Although the gods of Ovid’s Metamorphoses are a violent, capricious bunch, the punishments they mete out are not entirely random. In general, the gods penalize wickedness and reward piety. Ovid sets the tone in Book I, in which the gods punish Lycaon, an impious man who tries to kill Jupiter in his sleep, and reward Deucalion and Pyrrha, two models of piety. Later, Bacchus punishes the daughters of Minyas and Pentheus for refusing to worship him, Minerva punishes Arachne for her unyielding heart, and Latona punishes Niobe for her boasting. Jupiter rewards Baucis and Philemon for their generous hospitality. Even when the gods are not involved, punishment usually falls on the wicked, and rewards on the pious. Tereus is paid back for raping his wife’s sister and cutting out her tongue when he unwittingly eats his own son and is transformed into a bird. And Iphis’s piety is rewarded when she is changed into a young man so that she might marry Ianthe, a Greek maiden.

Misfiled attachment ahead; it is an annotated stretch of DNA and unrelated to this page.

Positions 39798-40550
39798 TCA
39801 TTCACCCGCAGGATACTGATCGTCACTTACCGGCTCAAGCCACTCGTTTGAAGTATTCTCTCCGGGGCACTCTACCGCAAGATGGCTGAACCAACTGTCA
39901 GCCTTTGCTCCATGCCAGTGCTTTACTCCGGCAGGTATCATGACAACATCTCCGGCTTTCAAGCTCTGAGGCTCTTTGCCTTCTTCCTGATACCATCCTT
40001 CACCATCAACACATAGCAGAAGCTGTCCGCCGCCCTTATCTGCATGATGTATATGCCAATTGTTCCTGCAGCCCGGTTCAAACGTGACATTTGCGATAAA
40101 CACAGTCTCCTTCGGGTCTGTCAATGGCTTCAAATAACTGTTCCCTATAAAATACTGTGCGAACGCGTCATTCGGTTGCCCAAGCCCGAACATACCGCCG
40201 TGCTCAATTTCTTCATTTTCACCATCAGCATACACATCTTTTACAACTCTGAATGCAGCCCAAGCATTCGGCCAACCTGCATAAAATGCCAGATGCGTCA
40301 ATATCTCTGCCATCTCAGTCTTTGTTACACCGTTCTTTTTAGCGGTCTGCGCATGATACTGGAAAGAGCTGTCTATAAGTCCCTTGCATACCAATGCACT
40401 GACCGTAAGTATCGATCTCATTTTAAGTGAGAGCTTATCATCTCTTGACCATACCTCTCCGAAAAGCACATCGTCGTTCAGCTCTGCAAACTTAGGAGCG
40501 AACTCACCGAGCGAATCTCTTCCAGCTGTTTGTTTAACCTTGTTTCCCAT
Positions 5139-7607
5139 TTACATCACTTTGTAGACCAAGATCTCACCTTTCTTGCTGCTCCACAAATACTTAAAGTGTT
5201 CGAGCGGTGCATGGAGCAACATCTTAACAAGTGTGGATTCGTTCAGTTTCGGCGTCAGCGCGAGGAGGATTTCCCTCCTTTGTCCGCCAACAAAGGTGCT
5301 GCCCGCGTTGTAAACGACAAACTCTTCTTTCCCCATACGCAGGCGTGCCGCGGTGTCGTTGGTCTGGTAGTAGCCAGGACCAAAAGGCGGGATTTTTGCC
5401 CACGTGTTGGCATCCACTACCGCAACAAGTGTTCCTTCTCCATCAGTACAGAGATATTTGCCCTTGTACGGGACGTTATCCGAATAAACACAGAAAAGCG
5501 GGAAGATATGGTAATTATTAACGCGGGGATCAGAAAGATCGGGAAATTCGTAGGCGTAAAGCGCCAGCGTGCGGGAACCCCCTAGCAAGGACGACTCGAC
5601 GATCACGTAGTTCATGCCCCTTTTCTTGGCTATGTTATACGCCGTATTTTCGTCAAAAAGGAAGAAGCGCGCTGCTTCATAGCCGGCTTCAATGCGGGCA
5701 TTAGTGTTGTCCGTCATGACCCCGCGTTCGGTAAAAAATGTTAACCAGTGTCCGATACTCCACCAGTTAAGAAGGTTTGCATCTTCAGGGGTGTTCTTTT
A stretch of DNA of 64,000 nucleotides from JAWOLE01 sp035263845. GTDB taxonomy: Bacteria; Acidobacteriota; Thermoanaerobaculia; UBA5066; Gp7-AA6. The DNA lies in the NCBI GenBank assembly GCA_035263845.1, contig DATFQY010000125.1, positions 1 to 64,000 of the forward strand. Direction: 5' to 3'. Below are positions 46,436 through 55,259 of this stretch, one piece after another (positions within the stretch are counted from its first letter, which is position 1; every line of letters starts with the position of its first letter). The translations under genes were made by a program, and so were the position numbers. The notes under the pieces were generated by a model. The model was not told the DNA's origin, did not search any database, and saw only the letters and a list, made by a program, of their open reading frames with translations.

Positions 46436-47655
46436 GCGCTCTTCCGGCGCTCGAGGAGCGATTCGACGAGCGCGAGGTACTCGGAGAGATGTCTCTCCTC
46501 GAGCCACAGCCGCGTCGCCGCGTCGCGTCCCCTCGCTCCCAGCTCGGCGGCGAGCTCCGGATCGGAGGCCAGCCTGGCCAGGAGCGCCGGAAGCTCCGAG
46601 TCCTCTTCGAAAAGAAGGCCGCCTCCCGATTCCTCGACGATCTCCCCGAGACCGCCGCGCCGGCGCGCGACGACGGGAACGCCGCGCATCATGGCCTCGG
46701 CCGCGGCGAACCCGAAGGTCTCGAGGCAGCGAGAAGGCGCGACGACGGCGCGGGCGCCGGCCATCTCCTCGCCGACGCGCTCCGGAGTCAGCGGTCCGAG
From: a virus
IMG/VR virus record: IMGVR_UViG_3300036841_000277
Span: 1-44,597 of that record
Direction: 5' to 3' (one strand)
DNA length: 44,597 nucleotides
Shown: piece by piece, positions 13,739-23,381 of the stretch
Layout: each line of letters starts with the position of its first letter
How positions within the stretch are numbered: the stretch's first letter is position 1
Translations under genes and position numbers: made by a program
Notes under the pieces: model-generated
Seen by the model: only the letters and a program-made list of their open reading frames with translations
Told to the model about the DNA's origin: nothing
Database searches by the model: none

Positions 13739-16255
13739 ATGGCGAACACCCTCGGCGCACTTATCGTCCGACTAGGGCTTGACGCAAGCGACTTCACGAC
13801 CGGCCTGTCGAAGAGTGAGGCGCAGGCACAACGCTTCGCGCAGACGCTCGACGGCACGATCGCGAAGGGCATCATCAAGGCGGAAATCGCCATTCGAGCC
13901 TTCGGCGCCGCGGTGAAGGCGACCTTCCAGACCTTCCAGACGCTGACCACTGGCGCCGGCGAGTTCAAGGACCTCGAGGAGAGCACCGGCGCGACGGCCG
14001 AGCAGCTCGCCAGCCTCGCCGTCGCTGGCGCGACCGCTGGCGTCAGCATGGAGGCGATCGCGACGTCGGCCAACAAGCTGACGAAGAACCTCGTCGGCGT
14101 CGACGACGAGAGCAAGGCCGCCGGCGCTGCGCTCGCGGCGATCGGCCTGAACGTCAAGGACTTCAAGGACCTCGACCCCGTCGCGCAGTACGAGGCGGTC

Among other things, the Metamorphoses is a collection of stories and stories within stories. Ovid plays with many narratives that would have been familiar to his audience, such as the Trojan War, Ulysses’ travels, and Aeneas’s founding of Rome. He takes these narratives as a starting point and then reverses our expectations or stresses a surprising aspect of a familiar tale. Ovid’s narrator is not the only, or even the primary, storyteller. He often hands the reins to other characters. There are also embedded stories, which means that characters within these characters’ stories tell their own tales. In fact, roughly a third of the Metamorphoses consists of embedded stories. We hear from a diverse group of characters, including men, women, gods, nymphs, and even animals. No one perspective is dominant or consistent. Even within the same story, the perspectives of different characters can conflict with each other. With his varied storytelling techniques, Ovidachieves a kaleidoscopic effect.